New Zealand | Glacier Country


New-Zealand-South-Island-21.jpgNew-Zealand-South-Island-21.jpg

new zealand, south island, franz josef glacierFranz Josef Glacier.Even though we visited New Zealand for 10 days in 2015, we left a lot of unexplored territory for our recent return trip to the South Island. We were excited to make it to the west coast of the South Island to see New Zealand’s famous glaciers and fjords, starting with the Franz Josef and Fox Glaciers.new zealand, south island, franz josef glacierFranz Josef Glacier Valley Track.We started our campervan journey in Christchurch and did a sort of counterclockwise loop. After spending our first night at the Christchurch Top 10 Holiday Park, we set off on our first full day with one goal: to drive across the entire South Island and end up freedom camping on the West Coast, in order to have a full day to explore Glacier Country on our second full day.new zealand, south island, castle hillCastle Hill.Along the way, we planned to stop for some short hikes (one to two hours) to break up the drive. Our first stop was Castle Hill, a site of massive limestone boulders that was also a filming location for the 2004 movie “The Lion, the Witch and the Wardrobe.” There wasn’t a trail per se, but we created our own hiking/scrambling route up and around the boulders that lasted about 45 minutes.new zealand, south island, devil's punchbowl waterfall, hikingDevil’s Punchbowl Falls.Next up were Devil’s Punchbowl Falls and the Arthur’s Valley Track, with access points located at the same Department of Conservation carpark. According to my NZ Frenzy guidebook, the 131-meter Devil’s Punchbowl waterfall is the must-see attraction of Arthur’s Pass. It’s a short but moderately strenuous climb up a lot of stairs to a beautiful lookout point over the waterfall and “punchbowl” at the bottom.new zealand, south island, kakapotahi beach, freedom campingKakapotahi Beach.Arthur’s Valley Track is an easy wooded out-and-back trail that allows visitors to enjoy the peaceful quiet of New Zealand nature. Our final leg of this day brought us to a freedom camping spot at Kakapotahi Beach, where rain kept us inside the campervan. We were able to go to bed early for an early start to the Franz Josef Glacier.new zealand, south island, franz josef glacierFranz Josef Glacier.I had never seen a glacier before, so I was pretty excited to see not one, but two. The Franz Josef Glacier Valley Track took us about an hour and a half at a leisurely pace and stopping to take photographs. Several years ago more of the glacier was visible from the footpath, but nowadays to get the best view, some tourists opt for a helicopter ride. Both the Franz Josef and Fox Glaciers are slowly disappearing year to year, prompting the Department of Conservation to extend the glacier-view tracks, which can be slightly dangerous given the likelihood of rockslides.new zealand, south island, fox glacierFox Glacier Valley Track.The Franz Josef Glacier area has several other clearly marked walking and hiking trails ranging from a one-hour easy stroll through the woods to eight-hour difficult climbs. We opted for the former, a forest trail called the Douglas Walk. So all told, we spent about two and a half hours exploring the Franz Josef Glacier area. We still had another glacier to visit after all!new zealand, south island, fox glacierPondering the Fox Glacier.After reading about how much the Franz Josef Glacier was retreating each year, I expected the same for our visit to Fox Glacier. It was even less visible and less “glacier-like” (for lack of a better term) than the Franz Josef Glacier. Several signs on the one-hour walk to the lookout point warned against stopping at all due to rockslides — even on some pretty steep sections of the path. I’m glad we got to see Glacier Country before they melt away even more.new zealand, south island, haast beach, driftwood, freedom campingFrom Glacier Country we headed south along the West Coast toward a beautiful (albeit a bit windy) freedom camping spot on Haast Beach. We were the only campervan around and we set up our camping table and chairs to enjoy wine and cheese and grilled steaks for dinner, with the surf as a backdrop.new zealand, south island, haast beach, driftwood, freedom campingWe took a nice walk along the beach before packing it in for the night. One great thing about this trip: much longer days and warmer weather. We were able to enjoy much more time outside once we arrived to our camping destinations.new zealand, south island, haast beach, driftwood, freedom campingNext up: Wanaka, which ended up being one of our favorite parts of the trip.See more photos from New Zealand.The Details: Castle HillGPS Coordinates: -43.233606, 171.722371Google Map: https://goo.gl/maps/8GR52YnC8kQ2Hike: Easy to moderate 45-minute out-and-back hikeThe Details: Devil’s Punchbowl FallsGPS Coordinates: -42.935304, 171.560507Google Map: https://goo.gl/maps/TvPW4zf9LYkHike: Moderate 20-minute 1 km trackThe Details: Arthur’s Valley TrackGPS Coordinates: -42.935304, 171.560507Google Map: https://goo.gl/maps/TvPW4zf9LYkHike: Wooded, 70-minute out-and-back trail (same carpark as Devil’s Punchbowl)The Details: Kakapotahi Beach Freedom CampingGPS Coordinates: -42.955923, 170.666200Google Map: https://goo.gl/maps/PBanDyZwNS32Campsite: Grass carpark or hard-packed sand (prone to flooding)The Details: Franz Josef Glacier Valley TrackGPS Coordinates: -43.423077, 170.169377Google Map: https://goo.gl/maps/46fmWubZQjuHike: Easy 90-minute 5 km out-and-back trail; other trails of varying lengths from carparkThe Details: Fox Glacier Valley TrackGPS Coordinates: -43.496893, 170.046591Google Map: https://goo.gl/maps/a1UpjogsyVJ2Hike: Easy one-hour out-and-back trailThe Details: Haast Beach Freedom CampingGPS Coordinates: -43.875160, 168.977513Google Map: https://goo.gl/maps/rbZixf4d97H2Campsite: Multiple gravel entry points off the highway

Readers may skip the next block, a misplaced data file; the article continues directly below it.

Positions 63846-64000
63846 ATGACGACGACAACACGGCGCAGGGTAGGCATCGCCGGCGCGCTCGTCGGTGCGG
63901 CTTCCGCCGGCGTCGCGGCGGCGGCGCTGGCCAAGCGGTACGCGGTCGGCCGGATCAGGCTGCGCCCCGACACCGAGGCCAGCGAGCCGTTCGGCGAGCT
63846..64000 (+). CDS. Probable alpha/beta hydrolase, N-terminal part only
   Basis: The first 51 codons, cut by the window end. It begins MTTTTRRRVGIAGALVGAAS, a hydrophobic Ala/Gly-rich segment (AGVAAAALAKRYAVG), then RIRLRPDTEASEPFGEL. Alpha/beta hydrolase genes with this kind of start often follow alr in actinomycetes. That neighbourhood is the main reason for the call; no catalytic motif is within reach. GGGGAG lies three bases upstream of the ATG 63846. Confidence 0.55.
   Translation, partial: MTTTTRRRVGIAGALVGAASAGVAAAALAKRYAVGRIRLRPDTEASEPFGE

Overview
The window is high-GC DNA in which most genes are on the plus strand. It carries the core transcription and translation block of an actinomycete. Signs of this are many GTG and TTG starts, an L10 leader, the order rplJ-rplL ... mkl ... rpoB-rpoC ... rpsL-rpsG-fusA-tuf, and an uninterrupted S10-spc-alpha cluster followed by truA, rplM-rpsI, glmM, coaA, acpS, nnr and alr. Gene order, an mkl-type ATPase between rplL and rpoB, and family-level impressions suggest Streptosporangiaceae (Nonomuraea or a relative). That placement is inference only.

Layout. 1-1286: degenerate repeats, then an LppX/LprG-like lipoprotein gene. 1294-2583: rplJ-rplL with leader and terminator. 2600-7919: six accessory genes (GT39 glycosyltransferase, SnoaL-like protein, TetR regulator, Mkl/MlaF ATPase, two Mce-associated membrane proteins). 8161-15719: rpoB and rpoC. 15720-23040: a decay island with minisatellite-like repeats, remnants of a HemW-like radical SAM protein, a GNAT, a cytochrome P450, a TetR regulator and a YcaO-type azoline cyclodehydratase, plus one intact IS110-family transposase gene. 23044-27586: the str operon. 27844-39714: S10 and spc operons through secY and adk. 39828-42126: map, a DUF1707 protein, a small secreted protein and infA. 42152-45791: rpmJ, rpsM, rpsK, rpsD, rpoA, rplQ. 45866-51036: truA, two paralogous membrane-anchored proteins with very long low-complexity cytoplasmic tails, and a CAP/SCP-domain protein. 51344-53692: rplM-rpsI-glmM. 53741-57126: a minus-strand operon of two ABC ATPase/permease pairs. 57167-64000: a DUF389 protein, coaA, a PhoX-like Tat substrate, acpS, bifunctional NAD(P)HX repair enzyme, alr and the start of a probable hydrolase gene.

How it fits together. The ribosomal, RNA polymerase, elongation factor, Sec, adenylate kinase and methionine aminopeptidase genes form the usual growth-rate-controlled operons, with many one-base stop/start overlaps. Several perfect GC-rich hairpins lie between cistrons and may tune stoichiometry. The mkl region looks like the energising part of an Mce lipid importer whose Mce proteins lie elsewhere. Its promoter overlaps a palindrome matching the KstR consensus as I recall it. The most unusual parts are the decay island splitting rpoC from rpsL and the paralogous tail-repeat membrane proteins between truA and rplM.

Published by La Vie Overseas

I'm Natasha -- writer, runner and wife to a Foreign Service Officer with USAID. Current location: Frankfurt, Germany.

3 thoughts on “New Zealand | Glacier Country

  1. Do they still offer helicopter rides up to land on the glaciers? That was pretty cool. Walked through a complete ice cave. Felt like I was on another planet.